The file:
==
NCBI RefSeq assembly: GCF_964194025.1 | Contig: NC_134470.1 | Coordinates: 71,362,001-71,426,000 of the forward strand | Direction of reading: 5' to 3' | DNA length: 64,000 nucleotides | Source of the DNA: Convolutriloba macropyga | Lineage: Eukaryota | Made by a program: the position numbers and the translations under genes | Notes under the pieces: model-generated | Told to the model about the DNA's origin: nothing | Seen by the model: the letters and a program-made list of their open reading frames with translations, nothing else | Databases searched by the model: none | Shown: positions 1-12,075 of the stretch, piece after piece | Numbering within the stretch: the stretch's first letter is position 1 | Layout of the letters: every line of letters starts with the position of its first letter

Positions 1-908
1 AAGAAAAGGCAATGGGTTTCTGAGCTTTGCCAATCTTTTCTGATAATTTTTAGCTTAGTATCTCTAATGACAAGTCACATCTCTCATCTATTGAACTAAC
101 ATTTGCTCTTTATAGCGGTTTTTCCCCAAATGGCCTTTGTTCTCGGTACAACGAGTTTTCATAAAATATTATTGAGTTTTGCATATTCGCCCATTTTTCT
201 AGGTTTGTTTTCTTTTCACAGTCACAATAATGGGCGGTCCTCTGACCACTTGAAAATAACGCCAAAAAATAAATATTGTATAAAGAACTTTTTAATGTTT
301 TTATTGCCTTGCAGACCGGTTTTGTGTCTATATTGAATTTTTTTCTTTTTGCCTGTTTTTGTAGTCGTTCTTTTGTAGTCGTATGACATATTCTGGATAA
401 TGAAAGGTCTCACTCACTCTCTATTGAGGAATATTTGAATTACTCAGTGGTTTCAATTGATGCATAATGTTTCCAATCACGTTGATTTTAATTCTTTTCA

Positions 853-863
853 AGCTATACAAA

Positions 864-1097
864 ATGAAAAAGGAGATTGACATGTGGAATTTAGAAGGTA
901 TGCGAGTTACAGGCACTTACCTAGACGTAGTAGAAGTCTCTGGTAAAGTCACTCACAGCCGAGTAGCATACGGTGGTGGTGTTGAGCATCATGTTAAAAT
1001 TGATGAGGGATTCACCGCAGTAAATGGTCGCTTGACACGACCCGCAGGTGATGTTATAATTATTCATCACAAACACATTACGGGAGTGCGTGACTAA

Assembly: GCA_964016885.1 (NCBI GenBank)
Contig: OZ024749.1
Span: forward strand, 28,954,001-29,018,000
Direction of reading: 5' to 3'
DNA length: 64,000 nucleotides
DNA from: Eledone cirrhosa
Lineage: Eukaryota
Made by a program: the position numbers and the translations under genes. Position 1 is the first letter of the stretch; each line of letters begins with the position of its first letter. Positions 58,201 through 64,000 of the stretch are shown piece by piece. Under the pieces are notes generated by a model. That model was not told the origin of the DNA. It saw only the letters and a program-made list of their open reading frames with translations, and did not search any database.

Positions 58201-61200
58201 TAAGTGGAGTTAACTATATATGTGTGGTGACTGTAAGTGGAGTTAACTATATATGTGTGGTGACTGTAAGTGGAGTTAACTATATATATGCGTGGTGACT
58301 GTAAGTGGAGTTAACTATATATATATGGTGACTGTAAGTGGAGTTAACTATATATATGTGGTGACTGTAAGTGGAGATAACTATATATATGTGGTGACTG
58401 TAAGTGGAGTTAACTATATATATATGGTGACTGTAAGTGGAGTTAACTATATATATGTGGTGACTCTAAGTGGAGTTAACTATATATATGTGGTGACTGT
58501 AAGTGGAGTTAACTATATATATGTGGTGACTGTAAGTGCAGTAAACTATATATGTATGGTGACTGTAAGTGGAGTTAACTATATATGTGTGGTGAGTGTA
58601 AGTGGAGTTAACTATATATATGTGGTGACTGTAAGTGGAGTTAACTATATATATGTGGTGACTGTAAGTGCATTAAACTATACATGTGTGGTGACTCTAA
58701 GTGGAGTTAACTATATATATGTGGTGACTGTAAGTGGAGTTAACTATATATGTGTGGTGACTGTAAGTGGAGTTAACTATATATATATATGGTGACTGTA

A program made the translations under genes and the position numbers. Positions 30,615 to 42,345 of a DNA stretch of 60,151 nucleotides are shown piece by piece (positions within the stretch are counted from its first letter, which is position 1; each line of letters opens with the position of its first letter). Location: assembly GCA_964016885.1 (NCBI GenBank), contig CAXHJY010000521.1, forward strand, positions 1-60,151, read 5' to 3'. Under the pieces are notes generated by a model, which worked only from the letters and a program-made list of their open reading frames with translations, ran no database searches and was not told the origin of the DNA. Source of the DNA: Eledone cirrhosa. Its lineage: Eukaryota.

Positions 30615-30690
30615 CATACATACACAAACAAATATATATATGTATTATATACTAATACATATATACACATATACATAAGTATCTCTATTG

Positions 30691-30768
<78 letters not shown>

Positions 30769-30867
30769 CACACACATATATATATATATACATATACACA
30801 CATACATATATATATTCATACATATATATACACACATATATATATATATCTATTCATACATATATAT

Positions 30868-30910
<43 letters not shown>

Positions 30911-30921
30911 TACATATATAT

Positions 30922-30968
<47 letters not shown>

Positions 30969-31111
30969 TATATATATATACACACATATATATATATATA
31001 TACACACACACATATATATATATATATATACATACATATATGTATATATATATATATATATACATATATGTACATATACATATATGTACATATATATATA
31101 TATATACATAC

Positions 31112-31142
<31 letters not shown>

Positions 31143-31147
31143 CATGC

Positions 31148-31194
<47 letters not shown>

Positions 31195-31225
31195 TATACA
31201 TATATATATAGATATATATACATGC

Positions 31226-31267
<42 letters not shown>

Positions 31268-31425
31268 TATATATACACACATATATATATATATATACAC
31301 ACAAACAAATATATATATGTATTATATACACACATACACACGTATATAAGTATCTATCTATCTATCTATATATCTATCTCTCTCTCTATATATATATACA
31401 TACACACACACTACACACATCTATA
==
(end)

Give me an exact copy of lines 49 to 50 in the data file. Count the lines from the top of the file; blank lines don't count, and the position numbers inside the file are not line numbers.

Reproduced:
Positions 31143-31147
31143 CATGC